What you say during an interview only goes so far. Your nonverbal cues help tell a complete picture. This is especially true for candidates who will be client-facing, working on teams or managing others. Interviewers will want to see you’re a good communicator since this an important skill for those types of roles. Regardless of the role though, 93 percent of communication is nonverbal so everyone will benefit from understanding the importance of nonverbal communication and how it can impact their interview – for better or for worse.
Below is a list of dos and don’ts for nonverbal communication during an interview.
- Make eye contact
To show your interviewer you’re paying attention, be sure to look them in the eyes. Avoid staring intently or glancing around the room. You want your eye contact to show them you’re focused and confident.
- Smile and nod
Nonverbal cues are proof you’re engaged in the conversation. By smiling and nodding when your interviewer makes a point, they know you’re listening. Use these gestures to punctuate a statement. Don’t smile and nod continuously as that can seem like you’re rushing the meeting.
- Use natural facial expressions
Be aware of what your positive and negative facial expressions look like: look in the mirror while you’re on the phone before you head into your interview. Emoting nonverbally is natural. If you avoid using facial expressions, it can signal a lack of interest and passion. Just keep them in check. You don’t want to contort your face when talking about your previous boss, for example.
- Shake hands
Handshakes are like fingerprints – everyone’s is a little different. So, you’ll want to feel out how your counterpart shakes and match their vigor. But, generally, don’t go in with a limp wrist or too furiously. You want to shake firmly and from your elbow (not your wrist). Make eye contact during this interaction to make it more meaningful. And if your hands tend to be cold, rub them together to warm them up before entering the room. If they tend to sweat, blot them with a tissue before you go in.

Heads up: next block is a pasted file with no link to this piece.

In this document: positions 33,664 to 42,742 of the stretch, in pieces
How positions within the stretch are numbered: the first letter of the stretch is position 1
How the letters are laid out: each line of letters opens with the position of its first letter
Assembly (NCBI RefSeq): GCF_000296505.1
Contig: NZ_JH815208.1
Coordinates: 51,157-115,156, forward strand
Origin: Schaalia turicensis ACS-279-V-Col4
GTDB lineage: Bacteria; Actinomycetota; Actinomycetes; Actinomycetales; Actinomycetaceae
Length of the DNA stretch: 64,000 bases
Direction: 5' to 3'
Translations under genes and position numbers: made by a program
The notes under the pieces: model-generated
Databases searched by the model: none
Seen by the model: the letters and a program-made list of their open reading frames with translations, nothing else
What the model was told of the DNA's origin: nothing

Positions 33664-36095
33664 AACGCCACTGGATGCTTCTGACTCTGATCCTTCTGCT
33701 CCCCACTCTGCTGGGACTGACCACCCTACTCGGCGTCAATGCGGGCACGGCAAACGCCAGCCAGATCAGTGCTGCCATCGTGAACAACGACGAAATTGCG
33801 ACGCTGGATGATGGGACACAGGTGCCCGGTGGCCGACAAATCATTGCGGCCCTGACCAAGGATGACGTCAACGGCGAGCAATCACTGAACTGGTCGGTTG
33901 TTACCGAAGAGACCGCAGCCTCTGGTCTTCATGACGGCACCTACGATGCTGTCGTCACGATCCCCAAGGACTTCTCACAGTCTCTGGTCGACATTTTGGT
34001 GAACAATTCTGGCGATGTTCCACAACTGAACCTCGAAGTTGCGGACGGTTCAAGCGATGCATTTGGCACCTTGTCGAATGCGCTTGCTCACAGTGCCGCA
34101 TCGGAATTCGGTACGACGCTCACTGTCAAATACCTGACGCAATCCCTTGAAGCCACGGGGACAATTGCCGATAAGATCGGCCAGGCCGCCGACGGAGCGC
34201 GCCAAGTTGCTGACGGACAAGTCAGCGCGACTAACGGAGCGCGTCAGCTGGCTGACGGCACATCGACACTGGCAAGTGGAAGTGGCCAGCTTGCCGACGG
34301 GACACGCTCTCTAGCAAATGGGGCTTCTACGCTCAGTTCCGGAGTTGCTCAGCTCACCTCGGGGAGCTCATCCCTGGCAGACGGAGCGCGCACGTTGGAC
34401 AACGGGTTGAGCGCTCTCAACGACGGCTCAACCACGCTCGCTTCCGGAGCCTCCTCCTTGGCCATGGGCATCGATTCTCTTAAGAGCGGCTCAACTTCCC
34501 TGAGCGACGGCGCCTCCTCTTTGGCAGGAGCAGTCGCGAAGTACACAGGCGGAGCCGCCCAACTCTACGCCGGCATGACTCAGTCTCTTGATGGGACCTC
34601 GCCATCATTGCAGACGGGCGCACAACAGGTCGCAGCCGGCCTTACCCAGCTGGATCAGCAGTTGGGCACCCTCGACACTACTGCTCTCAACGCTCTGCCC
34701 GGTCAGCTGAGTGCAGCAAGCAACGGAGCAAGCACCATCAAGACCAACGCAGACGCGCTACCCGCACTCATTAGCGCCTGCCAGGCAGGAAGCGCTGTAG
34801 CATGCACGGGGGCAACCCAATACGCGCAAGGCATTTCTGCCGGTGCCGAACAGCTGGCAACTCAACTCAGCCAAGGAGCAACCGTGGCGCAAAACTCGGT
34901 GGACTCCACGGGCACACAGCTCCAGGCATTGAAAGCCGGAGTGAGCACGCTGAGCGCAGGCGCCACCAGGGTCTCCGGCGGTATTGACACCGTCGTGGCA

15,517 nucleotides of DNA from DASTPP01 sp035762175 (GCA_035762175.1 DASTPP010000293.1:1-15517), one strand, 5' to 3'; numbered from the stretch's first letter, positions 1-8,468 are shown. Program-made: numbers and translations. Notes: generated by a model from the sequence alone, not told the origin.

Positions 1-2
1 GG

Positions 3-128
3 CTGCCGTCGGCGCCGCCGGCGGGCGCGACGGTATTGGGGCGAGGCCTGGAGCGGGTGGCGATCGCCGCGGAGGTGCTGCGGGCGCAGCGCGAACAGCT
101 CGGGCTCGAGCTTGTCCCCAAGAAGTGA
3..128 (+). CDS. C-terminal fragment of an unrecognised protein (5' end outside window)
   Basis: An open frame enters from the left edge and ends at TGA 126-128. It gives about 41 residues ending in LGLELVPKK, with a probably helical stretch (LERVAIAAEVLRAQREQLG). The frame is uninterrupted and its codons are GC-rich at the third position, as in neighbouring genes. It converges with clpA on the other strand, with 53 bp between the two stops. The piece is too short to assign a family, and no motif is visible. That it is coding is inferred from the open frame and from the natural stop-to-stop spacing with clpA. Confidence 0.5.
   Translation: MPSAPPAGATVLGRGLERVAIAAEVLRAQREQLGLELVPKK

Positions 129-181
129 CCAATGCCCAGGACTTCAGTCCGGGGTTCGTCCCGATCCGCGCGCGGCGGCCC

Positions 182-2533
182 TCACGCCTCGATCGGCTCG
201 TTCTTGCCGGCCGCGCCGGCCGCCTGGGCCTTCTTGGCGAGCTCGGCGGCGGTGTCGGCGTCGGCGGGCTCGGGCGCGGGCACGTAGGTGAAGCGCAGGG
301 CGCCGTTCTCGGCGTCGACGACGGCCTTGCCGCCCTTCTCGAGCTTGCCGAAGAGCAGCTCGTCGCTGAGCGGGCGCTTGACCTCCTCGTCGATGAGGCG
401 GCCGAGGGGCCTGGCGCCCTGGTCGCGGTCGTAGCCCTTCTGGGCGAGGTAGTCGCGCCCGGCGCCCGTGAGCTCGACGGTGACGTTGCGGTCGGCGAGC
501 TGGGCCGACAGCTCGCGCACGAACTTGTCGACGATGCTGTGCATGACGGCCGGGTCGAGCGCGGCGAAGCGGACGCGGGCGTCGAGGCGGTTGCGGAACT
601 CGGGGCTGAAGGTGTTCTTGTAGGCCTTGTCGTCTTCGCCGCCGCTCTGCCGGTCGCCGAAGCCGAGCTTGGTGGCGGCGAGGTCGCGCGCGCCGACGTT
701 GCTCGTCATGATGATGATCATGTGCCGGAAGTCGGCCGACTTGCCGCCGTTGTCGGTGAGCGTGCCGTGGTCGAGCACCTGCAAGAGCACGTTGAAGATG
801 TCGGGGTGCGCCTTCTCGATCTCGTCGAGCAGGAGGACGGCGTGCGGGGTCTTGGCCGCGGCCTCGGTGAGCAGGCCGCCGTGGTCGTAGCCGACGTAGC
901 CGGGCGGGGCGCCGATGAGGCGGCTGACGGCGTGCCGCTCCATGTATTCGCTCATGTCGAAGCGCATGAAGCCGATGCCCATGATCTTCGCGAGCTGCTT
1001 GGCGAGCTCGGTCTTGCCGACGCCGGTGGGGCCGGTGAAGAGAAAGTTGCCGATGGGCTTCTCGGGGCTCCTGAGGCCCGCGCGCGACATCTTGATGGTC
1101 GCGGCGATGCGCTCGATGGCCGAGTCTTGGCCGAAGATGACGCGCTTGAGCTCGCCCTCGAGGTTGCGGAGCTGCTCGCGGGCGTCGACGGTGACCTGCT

- Dress appropriately
Companies may seem like they’re becoming more casual in dress, but that doesn’t mean you should wear jeans to an interview. Do some research on the company culture to figure out if it’s business casual or business formal – or something in between. Because you’re being interviewed, you should consider dressing one step above what employees would typically wear.
OK, this may be hard for some of you because you don’t even realize you are fidgeting, but it’s distracting to the interviewer. Ask your friends or family what some of your subconscious habits might be, so you can keep them at bay. Common nervous fidgets include tapping a foot, shaking a leg, clicking a pen and playing with hair.
As a rule, you should sit with your back against the chair and feet on the floor during the interview. A slight lean in toward the interviewer, with either your torso or just your head, can make them feel like you’re engaged. But don’t overdo it. And don’t lean back! Additionally, be mindful of standing and walking straight when you’re entering and leaving the interview room, as well as taking an office tour (or the like).
- Cross your arms
You may tend to cross your arms if the interview room is chilly, but this is a sure-fire way to turn the interviewer off. Crossed arms are a sign of defensiveness and resistance. Those are not qualities a hiring manager is looking for in an employee. When they’re open at your sides or naturally placed on the table in front you, it’ll appear you’re more approachable.
- Overuse hand gestures
Just like facial expressions, hand gestures should seem natural and used in moderation. Be careful not to gesture wildly or erratically. If you tend to get carried away, try keeping a pen in one hand or rest both hands on the table in front of you. Don’t conceal your hands – behind your back, under the table or stick them in your pockets – as this indicates you have something to hide.
- Clear your throat
It’s debatable if this is verbal or nonverbal, but either way, avoid compulsively clearing your throat. Some people do this when they’re nervous. Have a glass of water available during the interview if you tend to get a dry mouth. And be proactive by using a throat lozenge or having warm tea with honey before heading into the interview room.
By following these guidelines, you’ll send the right signals to your interviewer that you’re engaged, confident – and a perfect fit for their open role.